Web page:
A further update

Terri Windling and Tilly Windling-Gayton, Dartmoor, 2021

I'm having a bit of Long Covid flare-up. No surprise, really. It happens less regularly now than a year ago, but still flares up if I get over-tired...and this last week has been a doozy, between Tilly's emergency vet visits and getting Howard packed up and off on pilgrimage. 

Now Howard's on the road, Tilly is doing better, and my body seems to be insisting that I take some time to take care of myself. I'll be back to Myth & Moor soon, with those final "water book" recommendations and more.

Illustration by Walter Crane

Leon Tolstoy once wrote: ''A quiet secluded life in the country, with the possibility of being useful to people to whom it is easy to do good, and who are not accustomed to have it done to them; then work which one hopes may be of some use; then rest, nature, books, music, love for one's neighbor - such is my idea of happiness.'' 

Mine too.


Myth & Moor update

Ocean 1

My apologies that there is no Myth & Moor post today. Tilly had an emergency vet visit this morning (don't worry, she's okay now), and the rest of the day was taken up by last-minute packing in order to get Howard off to London tomorrow.

In London, Howard joins his fellow pilgrims for The Pilgrimage for Nature, and they begin their eight-week walk to Glasgow, where they'll be presenting a performance (created during the walk, weaving in the voices and concerns of those met along the way) to the delegates at the UN Climate Change Conference in early November. He's just about ready to go now, but boy-oh-boy it's been a busy day, full of unforeseen challenges.

Ocean 2

Ocean 3

Photographs above: Tilly and me on the beach near Teignmouth on Wednesday. She loved it, and so did I. Oh, to be in the sea again! We've been too long away.


Down to the sea

Summer 2019

Today I'm following our own local river, the Teign, down to the sea at Teignmouth: not by foot, or canoe, or anything adventurous as that but by catching a ride with Howard's mum. We want to catch the last day of Howard's Punch & Judy performance season...and then to walk on the beach and give Tilly a swim before we head home.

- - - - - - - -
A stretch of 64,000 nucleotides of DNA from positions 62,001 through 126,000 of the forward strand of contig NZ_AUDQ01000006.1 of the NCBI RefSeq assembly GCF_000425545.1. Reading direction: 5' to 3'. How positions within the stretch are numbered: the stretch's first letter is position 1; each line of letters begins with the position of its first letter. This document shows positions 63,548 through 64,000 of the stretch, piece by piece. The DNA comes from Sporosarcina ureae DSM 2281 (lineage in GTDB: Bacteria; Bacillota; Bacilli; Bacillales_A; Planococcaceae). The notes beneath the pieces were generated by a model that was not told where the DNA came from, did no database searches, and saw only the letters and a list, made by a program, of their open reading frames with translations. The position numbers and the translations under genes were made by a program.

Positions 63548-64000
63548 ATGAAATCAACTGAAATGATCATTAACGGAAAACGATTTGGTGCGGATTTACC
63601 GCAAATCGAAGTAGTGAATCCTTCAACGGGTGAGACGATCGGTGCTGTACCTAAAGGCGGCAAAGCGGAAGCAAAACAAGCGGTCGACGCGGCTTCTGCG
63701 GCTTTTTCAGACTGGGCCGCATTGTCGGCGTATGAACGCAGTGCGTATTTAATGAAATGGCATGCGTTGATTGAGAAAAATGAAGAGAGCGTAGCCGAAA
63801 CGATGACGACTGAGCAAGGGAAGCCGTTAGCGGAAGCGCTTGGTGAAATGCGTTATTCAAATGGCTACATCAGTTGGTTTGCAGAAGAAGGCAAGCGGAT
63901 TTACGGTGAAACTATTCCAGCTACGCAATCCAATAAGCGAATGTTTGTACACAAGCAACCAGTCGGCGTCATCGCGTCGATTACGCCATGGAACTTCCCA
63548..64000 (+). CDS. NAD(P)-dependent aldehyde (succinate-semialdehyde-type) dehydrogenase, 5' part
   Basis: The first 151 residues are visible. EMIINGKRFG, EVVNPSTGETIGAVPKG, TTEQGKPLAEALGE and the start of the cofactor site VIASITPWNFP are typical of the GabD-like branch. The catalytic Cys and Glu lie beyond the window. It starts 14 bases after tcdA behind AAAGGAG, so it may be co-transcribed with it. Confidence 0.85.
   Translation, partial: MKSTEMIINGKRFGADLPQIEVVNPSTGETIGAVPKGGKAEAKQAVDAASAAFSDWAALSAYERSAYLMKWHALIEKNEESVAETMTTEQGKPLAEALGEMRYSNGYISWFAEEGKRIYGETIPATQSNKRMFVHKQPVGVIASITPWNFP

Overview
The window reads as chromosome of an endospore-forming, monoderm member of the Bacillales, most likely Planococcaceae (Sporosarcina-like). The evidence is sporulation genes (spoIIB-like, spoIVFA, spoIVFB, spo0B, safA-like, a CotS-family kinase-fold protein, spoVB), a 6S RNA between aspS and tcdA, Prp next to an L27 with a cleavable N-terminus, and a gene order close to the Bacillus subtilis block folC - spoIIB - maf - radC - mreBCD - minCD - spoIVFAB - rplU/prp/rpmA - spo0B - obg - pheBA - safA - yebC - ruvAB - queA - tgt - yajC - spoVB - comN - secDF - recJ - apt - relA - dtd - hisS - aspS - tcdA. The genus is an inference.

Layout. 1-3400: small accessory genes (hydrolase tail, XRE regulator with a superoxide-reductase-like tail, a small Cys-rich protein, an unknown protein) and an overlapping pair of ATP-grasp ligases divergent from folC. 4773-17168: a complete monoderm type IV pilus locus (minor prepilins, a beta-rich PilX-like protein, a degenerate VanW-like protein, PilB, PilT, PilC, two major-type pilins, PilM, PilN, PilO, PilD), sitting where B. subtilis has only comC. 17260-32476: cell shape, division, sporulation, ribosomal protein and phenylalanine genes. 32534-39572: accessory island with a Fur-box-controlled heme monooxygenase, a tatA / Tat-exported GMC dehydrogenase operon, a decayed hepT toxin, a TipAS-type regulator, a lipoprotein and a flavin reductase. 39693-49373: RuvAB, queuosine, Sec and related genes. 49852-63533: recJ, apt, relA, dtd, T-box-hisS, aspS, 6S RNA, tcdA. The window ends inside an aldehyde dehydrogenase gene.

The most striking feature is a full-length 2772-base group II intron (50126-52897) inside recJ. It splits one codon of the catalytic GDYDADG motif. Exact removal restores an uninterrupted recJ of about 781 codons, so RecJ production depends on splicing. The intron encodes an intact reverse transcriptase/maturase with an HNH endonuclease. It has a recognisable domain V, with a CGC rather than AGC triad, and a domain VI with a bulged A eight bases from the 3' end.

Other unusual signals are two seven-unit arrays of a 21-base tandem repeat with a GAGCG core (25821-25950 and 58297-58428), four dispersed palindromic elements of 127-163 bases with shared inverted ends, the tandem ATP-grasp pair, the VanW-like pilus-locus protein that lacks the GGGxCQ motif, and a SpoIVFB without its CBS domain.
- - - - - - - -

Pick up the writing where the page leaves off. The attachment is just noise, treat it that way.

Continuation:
I didn't see any of Howard's Punch shows last summer (the picture above was taken the summer before) and haven't been to the ocean since the pandemic began. The particular health issue I deal with is one that renders vaccination less than optimally effective, and I must still be wary in public spaces -- but it's the end of the summer and the crowds have thinned substantially so I'm grabbing my chance. I can't wait for the sight of the sea, and to hear Mr. Punch boasting: "That's the way to do it!"


Drifting away in the current

From Peter Pan in Kensington Garden illustrated by Arthur Rackham

I've been called away from the studio this morning, so I'm afraid there will be no post today. I'll be back tomorrow, bright and early, with more stories and books around the theme of water.  

"Water does not resist. Water flows. When you plunge your hand into it, all you feel is a caress. Water is not a solid wall, it will not stop you. But water always goes where it wants to go, and nothing in the end can stand against it. Water is patient. Dripping water wears away a stone. Remember that, my child. Remember you are half water. If you can't go through an obstacle, go around it. Water does."